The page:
A child's drawing at a centre for abused children in Johannesburg, South Africa. Photo taken from CNN
It is hard to imagine – a three-year-old girl being raped. It is even harder to fathom the rapists being children themselves.
But in South Africa, not only is this crime shockingly common, it may be on the rise, according to a CNN report.
Total 45 percent of rapes reported to the police in South Africa are child rapes, and 50 percent of South Africa’s children will be abused before the age of 18, according to South Africa’s Tears Foundation and the Medical Research Council.
For over a decade, photographer Mariella Furrer has worked to document these crimes with powerful photos and accompanying narratives, according to the CNN report by Mick Krever.
She has compiled her work into a nearly 700-page book, “My Piece of Sky”.
“Most child sexual abuse is unreported,” she told CNN’s Christiane Amanpour on Tuesday.
“The most important thing about this body of work really is to try to get people to speak out about their abuse – to have the courage to speak out about it, because there’s a lot of shame and guilt attached to it.”
The opening page of her book quotes the great American poet and author Maya Angelou: “There is no greater agony than bearing an untold story inside you.”
Furrer has a personal connection to her work; she herself was abused as a young child in Kenya.
“I was five years old,” she said. “I was molested by a stranger, a tourist – I think it was some white man in a little caravan. And he touched me.”
“But it felt good. It felt good, and that filled me with guilt, and remorse. And it impacted me in so many ways that I wasn’t really aware of at the time, growing up.”
Life is always stranger than fiction, and some of the stories captured in her book defy belief, Mick Krever wrote.
In one photo, Furrer captured a young girl – she appears to be about three or four – in a nightgown trying to leave a room. The photo’s explanation tells us that she is attempting “to flee a doctor’s room before a medical forensic examination.”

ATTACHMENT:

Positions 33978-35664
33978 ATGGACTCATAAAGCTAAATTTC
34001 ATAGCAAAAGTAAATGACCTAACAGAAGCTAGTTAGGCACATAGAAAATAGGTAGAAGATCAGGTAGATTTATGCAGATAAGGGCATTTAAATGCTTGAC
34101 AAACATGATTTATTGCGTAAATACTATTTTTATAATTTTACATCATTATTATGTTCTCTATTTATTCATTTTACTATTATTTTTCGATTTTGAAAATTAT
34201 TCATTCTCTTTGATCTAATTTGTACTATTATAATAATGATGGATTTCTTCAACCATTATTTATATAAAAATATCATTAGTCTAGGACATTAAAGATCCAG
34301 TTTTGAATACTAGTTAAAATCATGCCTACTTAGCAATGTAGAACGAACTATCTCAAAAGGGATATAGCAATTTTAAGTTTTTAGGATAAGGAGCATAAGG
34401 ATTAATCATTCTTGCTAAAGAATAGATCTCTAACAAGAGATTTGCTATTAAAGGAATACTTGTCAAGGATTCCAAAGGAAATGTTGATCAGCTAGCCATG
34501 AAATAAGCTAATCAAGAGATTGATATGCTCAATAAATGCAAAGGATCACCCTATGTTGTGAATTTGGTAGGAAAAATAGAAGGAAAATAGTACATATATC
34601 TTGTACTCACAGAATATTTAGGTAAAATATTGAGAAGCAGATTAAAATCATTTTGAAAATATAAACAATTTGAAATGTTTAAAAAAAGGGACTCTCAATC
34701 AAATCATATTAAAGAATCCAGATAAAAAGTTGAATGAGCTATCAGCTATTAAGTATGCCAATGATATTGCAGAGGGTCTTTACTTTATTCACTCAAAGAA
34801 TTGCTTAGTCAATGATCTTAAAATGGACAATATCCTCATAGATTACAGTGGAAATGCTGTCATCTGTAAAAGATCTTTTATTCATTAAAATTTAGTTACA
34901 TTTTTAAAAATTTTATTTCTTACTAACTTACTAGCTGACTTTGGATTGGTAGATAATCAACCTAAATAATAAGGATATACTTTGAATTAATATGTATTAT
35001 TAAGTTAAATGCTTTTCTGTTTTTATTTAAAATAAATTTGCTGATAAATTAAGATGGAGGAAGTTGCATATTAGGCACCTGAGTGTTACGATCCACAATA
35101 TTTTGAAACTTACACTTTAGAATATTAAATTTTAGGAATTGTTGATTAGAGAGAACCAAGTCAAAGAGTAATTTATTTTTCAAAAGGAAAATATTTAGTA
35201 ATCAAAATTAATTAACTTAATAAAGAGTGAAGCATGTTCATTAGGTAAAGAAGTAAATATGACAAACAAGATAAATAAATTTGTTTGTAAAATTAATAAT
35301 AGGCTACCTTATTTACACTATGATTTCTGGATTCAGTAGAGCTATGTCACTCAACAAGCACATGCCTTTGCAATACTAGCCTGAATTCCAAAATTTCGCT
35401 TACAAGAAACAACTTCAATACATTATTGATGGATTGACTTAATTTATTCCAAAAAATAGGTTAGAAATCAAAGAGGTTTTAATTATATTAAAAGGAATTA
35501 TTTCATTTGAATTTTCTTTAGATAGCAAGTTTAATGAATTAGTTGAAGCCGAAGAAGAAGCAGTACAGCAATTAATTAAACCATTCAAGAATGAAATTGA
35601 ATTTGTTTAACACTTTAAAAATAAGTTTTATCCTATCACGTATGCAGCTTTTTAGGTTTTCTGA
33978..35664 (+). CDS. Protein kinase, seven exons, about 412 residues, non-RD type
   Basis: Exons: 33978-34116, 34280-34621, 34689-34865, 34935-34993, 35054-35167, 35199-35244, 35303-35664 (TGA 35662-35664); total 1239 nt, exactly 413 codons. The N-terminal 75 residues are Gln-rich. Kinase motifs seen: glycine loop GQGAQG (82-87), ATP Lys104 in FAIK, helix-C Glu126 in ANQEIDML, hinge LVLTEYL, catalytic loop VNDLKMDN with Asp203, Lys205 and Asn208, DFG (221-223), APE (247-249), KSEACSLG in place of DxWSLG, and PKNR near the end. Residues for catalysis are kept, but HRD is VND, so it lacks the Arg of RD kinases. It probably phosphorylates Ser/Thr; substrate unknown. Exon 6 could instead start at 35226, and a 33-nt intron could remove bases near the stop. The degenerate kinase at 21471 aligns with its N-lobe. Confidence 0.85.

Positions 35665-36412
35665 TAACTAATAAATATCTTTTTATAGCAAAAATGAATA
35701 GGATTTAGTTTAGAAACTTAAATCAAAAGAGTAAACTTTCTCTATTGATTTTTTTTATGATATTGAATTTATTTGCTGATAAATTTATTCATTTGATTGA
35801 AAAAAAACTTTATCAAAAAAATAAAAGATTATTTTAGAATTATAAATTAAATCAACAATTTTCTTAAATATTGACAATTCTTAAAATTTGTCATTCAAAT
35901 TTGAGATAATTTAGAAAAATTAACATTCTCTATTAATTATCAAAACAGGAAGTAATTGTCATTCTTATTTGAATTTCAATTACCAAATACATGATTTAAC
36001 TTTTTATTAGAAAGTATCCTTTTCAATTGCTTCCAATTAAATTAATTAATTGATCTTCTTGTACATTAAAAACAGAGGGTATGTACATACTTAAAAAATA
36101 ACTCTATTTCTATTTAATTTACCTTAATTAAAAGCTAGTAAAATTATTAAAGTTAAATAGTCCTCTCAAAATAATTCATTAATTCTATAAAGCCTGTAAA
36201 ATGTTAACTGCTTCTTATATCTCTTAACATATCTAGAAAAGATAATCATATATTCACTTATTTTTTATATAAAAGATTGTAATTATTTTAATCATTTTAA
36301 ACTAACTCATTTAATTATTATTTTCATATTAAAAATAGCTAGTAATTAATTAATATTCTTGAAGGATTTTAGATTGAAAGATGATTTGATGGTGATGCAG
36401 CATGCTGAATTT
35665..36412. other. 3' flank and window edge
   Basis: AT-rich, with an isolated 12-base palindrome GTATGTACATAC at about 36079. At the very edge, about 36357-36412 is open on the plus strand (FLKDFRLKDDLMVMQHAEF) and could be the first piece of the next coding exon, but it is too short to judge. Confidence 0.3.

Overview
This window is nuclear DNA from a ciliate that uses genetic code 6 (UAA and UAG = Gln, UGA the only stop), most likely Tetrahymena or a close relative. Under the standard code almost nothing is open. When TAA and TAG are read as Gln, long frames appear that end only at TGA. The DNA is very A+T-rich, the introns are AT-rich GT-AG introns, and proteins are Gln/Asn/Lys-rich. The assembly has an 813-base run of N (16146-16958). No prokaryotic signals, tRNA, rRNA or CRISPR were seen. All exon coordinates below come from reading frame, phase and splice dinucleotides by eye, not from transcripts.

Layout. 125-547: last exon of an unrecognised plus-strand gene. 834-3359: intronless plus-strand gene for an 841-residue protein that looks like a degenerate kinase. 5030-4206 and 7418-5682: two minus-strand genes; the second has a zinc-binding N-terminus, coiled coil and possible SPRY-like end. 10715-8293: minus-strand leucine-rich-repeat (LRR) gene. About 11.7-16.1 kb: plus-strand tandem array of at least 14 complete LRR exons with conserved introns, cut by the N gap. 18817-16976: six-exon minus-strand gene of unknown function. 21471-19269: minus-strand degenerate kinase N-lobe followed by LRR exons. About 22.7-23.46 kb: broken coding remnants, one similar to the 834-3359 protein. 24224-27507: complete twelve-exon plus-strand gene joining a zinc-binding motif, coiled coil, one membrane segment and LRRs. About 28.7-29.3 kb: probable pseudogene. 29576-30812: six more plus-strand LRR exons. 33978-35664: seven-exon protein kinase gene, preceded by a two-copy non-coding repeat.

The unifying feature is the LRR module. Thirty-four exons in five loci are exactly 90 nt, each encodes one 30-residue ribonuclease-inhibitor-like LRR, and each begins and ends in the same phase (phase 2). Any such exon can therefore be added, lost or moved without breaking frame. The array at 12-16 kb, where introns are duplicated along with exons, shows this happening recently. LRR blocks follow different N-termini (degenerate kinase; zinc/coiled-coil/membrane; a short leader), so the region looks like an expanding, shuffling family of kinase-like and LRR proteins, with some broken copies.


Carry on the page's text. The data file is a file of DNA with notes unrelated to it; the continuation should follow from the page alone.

The girl’s nine-year-old relative admitting to playing “sexual games” with her, and he was himself later discovered to have been sexually abused.
“Every day they wake up they are reminded through either a scar on them or a tattoo that dad has put on them – you know, saying ‘Daddy loves you,’ or things like that,” Furrer said.
Child sexual abuse is particularly prevalent in South Africa, but it is a global problem, Furrer said.
“It transcends any social, economic, and racial boundaries. And it’s everywhere.”
One of the most shocking revelations of Furrer’s work is that it is that the abuse is not just a case of adults taking advantage of vulnerable children, but indeed children abusing other children.
In another photo, a nine-year-old boy is shown in the back of a car, being driven to meet with a police social worker.
He was allegedly “gang raped and beaten with metal pipes and sticks by his ‘friend,’ two eight-year olds, three eleven-year olds and a thirteen-year old.”
They then tied him to a tree and left him there over night. The boy “never disclosed what happened,” so his perpetrators never went to trial, the book says.
“As we don’t speak out the perpetrator will continue,” Furrer said.
To her own surprise, Furrer told Amanpour that she discovered that she could find humanity in the perpetrators of these horrific crimes.
“When I was working with the police and these children coming in I was like, my goodness, if anyone comes in now I will kill them myself.”
That changed, she explained, when she started working with the offenders, said the CNN report.
“I don’t feel affection for them, but I, I could see the different facets of each personality.”
“And one in particular I remember was a perpetrator from Namibia, who would have been a friend. You know, he was witty, intelligent, funny – and he abused children.”
The problem is that the potential perpetrators are not being identified, and helped.
“If there is a problem, and they’re sent to counselling and taught appropriate sexual behaviour, there will not be a problem. It’s that we’re not catching these children in time.”
With such shocking statistics, it is easy to say that South African authorities are failing at their job to contain the problem.
When it comes to the police that Furrer worked with, at least, she said that this is not the case.
“The police that I worked with are so dedicated to the protection of children. I mean, to the extent that they’re going through divorces, they’re working overtime.”
One her favourite police officers, she said, was “Stroppie” Grobbelaar, pictured here.
“He is in the police search and rescue unit – dog unit,” she explained. “And we’ve spent about a month at this point searching for a little girl who went missing, and was last seen walking hand-in-hand with an unknown man. Every evening after the search he would come back to this mother.”
In the end, the girl was never found.
“I have post-traumatic-stress disorder, I suffer from depression,” she said.
“It’s extraordinary the impact of carrying other people’s stories with you. And there’s a great difficulty for me to release these stories because I feel they’ve been given to me and they are very sacred. So it’s difficult to let them go.”